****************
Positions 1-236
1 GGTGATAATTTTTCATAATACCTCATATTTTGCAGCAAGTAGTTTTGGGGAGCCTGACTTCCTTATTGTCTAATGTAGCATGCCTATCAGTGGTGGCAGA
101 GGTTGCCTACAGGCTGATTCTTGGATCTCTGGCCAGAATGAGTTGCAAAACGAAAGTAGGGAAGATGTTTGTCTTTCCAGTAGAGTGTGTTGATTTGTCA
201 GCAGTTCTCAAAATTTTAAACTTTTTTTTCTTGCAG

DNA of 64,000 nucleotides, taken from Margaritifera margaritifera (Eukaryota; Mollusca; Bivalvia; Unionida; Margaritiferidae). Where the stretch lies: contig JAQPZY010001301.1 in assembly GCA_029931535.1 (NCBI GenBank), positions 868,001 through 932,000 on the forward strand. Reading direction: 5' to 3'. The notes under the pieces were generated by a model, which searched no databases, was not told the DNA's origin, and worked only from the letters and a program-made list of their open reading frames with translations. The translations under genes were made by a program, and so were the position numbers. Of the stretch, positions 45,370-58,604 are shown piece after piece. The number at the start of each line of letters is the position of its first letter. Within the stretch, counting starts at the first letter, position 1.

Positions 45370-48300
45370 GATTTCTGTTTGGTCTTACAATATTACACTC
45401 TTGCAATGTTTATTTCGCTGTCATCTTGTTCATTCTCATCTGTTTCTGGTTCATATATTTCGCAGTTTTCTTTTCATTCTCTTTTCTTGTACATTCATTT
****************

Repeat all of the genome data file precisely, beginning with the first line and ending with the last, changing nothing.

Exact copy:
Positions 1-236
1 GGTGATAATTTTTCATAATACCTCATATTTTGCAGCAAGTAGTTTTGGGGAGCCTGACTTCCTTATTGTCTAATGTAGCATGCCTATCAGTGGTGGCAGA
101 GGTTGCCTACAGGCTGATTCTTGGATCTCTGGCCAGAATGAGTTGCAAAACGAAAGTAGGGAAGATGTTTGTCTTTCCAGTAGAGTGTGTTGATTTGTCA
201 GCAGTTCTCAAAATTTTAAACTTTTTTTTCTTGCAG

DNA of 64,000 nucleotides, taken from Margaritifera margaritifera (Eukaryota; Mollusca; Bivalvia; Unionida; Margaritiferidae). Where the stretch lies: contig JAQPZY010001301.1 in assembly GCA_029931535.1 (NCBI GenBank), positions 868,001 through 932,000 on the forward strand. Reading direction: 5' to 3'. The notes under the pieces were generated by a model, which searched no databases, was not told the DNA's origin, and worked only from the letters and a program-made list of their open reading frames with translations. The translations under genes were made by a program, and so were the position numbers. Of the stretch, positions 45,370-58,604 are shown piece after piece. The number at the start of each line of letters is the position of its first letter. Within the stretch, counting starts at the first letter, position 1.

Positions 45370-48300
45370 GATTTCTGTTTGGTCTTACAATATTACACTC
45401 TTGCAATGTTTATTTCGCTGTCATCTTGTTCATTCTCATCTGTTTCTGGTTCATATATTTCGCAGTTTTCTTTTCATTCTCTTTTCTTGTACATTCATTT